FacebookTwitterInstagram Youtube
Adirondack Explorer

Categories:
Friday, May 7, 2010

DEC sticks by tower decision

The Hurricane Mountain fire tower. Photo by Phil Brown.

The Hurricane Mountain fire tower. Photo by Phil Brown.

The state Department of Environmental Conservation is standing by its decision that the fire tower on Hurricane Mountain should be torn down to comply with the Adirondack Park State Land Master Plan.

DEC’s recommendation apparently is at odds with the wishes of the Adirondack Park Agency board, whose members indicated last month that they’d like the tower to stay. The APA commissioners directed the agency’s staff to explore the legal and fiscal ramifications of keeping the fire towers on both Hurricane and St. Regis mountains.

The APA will discuss the towers again at next Thursday’s meeting. In keeping with the board’s request, the staff is seeking authorization to reclassify land or amend the State Land Master Plan to allow the structures to remain.

The towers are located in the Hurricane Mountain Primitive Area and the St. Regis Canoe Area. Both tracts are managed essentially as Wilderness, where fire towers are not allowed.

In its proposed final management plan for the Hurricane tract, posted on the APA website today, DEC proposes removing the Hurricane tower and reclassifying the land as Wilderness.

DEC acknowledges that most people who have voiced an opinion have supported keeping the tower, but the department insists that would violate the State Land Master Plan.

Late Friday afternoon, DEC spokeswoman Lori Severino said she didn’t know if the department has finalized its stance on the St. Regis tower. However, the department initially made a similar argument against that tower as well.

One alternative proposed by the APA is to reclassify the land under both towers as Historic. Under another alternative, the State Land Master Plan would be amended to permit towers in Primitive and/or Canoe Areas.

You can read the Hurricane  management plan and the APA alternatives on the APA’s website.

Phil Brown

Contributor Phil Brown was editor of the Adirondack Explorer from 1999-2018. When he isn't at his desk, he's usually out hiking, paddling, skiing, or doing something else important.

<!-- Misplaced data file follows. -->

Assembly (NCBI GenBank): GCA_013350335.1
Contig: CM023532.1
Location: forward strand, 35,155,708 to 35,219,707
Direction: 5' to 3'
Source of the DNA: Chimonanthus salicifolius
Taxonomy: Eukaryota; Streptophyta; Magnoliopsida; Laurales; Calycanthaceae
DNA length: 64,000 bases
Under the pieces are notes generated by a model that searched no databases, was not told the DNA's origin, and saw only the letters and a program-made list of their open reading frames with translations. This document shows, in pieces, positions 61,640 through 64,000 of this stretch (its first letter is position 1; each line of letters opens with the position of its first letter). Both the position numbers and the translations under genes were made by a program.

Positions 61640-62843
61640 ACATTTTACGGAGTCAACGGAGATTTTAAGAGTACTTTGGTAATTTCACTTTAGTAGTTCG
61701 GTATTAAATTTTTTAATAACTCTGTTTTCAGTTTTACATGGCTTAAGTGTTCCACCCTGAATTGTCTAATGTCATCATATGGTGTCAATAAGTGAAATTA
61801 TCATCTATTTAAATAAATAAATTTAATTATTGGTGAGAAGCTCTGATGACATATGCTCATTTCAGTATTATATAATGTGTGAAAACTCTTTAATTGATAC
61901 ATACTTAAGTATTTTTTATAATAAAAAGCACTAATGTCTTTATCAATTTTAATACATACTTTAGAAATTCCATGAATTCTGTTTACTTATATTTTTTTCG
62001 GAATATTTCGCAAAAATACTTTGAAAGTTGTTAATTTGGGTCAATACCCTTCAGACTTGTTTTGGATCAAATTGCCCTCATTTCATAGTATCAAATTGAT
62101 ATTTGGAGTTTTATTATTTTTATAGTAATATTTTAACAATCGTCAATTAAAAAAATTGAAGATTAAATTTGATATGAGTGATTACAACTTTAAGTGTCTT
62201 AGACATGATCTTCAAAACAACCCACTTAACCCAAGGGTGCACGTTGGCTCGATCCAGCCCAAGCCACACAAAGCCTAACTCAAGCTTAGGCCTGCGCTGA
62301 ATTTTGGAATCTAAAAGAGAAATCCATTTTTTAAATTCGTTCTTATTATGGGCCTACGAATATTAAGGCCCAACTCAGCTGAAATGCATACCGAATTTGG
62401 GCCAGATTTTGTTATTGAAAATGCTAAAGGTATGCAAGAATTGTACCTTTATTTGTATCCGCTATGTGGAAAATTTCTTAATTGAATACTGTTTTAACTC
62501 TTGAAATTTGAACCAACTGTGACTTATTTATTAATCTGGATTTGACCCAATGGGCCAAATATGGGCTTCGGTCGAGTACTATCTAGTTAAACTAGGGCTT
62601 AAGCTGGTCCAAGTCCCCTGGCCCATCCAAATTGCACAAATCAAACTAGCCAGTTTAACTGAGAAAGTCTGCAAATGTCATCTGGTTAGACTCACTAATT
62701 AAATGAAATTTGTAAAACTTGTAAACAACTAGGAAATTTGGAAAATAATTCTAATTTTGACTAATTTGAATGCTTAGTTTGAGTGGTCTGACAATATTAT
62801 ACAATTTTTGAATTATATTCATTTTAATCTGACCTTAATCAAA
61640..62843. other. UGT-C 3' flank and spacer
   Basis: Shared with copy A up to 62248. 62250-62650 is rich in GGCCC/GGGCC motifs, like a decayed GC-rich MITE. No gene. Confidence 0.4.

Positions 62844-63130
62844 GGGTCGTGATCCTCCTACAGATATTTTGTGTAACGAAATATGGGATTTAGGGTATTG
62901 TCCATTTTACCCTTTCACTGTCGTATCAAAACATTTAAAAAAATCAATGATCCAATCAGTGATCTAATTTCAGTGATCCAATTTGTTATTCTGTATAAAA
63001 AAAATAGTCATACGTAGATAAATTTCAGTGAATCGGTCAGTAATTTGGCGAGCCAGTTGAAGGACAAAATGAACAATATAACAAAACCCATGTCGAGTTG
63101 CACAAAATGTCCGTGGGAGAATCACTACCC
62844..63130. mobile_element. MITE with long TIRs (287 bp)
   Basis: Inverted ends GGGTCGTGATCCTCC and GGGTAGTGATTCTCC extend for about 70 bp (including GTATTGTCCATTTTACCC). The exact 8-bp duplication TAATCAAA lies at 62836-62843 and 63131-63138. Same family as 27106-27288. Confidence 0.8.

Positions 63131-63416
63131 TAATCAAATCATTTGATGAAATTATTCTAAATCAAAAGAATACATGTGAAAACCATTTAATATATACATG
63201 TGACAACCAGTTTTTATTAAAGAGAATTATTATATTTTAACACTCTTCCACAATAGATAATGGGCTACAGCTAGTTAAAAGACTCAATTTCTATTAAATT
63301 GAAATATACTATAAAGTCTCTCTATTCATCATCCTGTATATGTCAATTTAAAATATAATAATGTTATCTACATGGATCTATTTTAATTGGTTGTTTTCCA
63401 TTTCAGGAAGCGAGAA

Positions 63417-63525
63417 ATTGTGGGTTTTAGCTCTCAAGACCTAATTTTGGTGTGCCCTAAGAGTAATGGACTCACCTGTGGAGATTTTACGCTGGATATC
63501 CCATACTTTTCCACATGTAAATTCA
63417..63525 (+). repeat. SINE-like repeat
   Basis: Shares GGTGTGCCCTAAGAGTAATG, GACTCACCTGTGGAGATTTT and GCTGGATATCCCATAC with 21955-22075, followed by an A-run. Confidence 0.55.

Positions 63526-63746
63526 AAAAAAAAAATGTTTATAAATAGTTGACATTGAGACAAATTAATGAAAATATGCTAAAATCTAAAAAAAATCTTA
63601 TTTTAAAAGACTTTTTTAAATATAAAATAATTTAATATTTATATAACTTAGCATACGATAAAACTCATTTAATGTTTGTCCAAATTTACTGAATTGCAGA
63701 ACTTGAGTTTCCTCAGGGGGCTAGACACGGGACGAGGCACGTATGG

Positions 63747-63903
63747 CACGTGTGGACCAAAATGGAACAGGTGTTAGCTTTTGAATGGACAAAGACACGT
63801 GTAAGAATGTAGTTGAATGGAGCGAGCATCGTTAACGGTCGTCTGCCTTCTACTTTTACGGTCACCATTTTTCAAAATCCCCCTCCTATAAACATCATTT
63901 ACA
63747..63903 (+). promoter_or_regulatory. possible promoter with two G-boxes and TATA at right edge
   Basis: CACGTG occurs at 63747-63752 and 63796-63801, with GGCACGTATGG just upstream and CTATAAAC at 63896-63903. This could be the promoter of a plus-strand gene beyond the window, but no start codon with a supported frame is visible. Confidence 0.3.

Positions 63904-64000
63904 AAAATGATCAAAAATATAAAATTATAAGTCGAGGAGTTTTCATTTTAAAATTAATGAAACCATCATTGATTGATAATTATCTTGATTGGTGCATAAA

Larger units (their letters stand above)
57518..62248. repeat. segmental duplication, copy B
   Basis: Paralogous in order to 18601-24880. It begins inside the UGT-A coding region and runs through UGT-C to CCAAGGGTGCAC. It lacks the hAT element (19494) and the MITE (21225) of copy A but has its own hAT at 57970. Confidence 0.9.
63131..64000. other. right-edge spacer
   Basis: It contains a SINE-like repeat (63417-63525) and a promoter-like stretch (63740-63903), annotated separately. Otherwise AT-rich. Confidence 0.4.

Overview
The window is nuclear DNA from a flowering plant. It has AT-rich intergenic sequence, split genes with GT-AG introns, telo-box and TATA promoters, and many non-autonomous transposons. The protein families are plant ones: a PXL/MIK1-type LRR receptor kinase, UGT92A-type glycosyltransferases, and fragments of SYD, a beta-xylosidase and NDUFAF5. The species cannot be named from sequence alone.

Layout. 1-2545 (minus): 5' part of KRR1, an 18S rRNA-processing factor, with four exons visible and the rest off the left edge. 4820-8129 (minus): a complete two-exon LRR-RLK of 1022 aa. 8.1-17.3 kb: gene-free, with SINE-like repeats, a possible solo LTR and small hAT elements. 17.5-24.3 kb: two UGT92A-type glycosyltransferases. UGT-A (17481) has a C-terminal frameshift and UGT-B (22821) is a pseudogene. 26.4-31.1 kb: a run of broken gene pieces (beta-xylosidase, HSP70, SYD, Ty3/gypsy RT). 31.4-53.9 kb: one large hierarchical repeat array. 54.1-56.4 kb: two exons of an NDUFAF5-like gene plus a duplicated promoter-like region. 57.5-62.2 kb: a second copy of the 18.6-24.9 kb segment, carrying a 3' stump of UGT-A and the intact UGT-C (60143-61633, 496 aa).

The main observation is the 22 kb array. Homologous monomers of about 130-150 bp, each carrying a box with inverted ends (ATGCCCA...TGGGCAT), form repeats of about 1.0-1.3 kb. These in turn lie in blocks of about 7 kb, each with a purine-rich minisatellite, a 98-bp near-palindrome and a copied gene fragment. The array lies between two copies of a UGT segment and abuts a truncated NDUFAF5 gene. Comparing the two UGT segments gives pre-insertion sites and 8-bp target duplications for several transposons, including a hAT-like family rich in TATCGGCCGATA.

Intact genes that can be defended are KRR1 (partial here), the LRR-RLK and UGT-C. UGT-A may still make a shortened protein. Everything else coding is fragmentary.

One Response

  1. Paul says:

    “DEC acknowledges that most people who have voiced an opinion have supported keeping the tower, but the department insists that would violate the State Land Master Plan.”

    Why bother with having the public comments and whipping up all this brew-ha-ha? Just tear the towers down and get it over with. Since they are not listening (or can’t respond even if they were) it is just wasting time and money, and making folks even more upset when they do it.

    Many folks are already angry with the DEC and the APA this will just get them livid. Some time it takes something symbolic like this to get people motivated. The APA meeting was good, I watched a bit online. You could clearly see how the folks in the audience felt when the guy from some environmental group got up and made this strange plea to tear down these, what some consider historic, structures. He was clearly the odd man out. When David Gibson wrote his letter to the ADE in support of the plan, the talk around Saranac Lake about that was not good PR for his group. These towers are doing a lot to solidify opposition to some state policies that have to date gone pretty much ignored by many people.

    The APA is looking for an out, probably since they can’t take much more heat. They have been on the hot seat for a while now and if some more cases don’t turn their way momentum will continue to build against them. They don’t want these “towers” on their head.

    All this is against a back-drop of a looming fiscal catastrophe.

Leave a Reply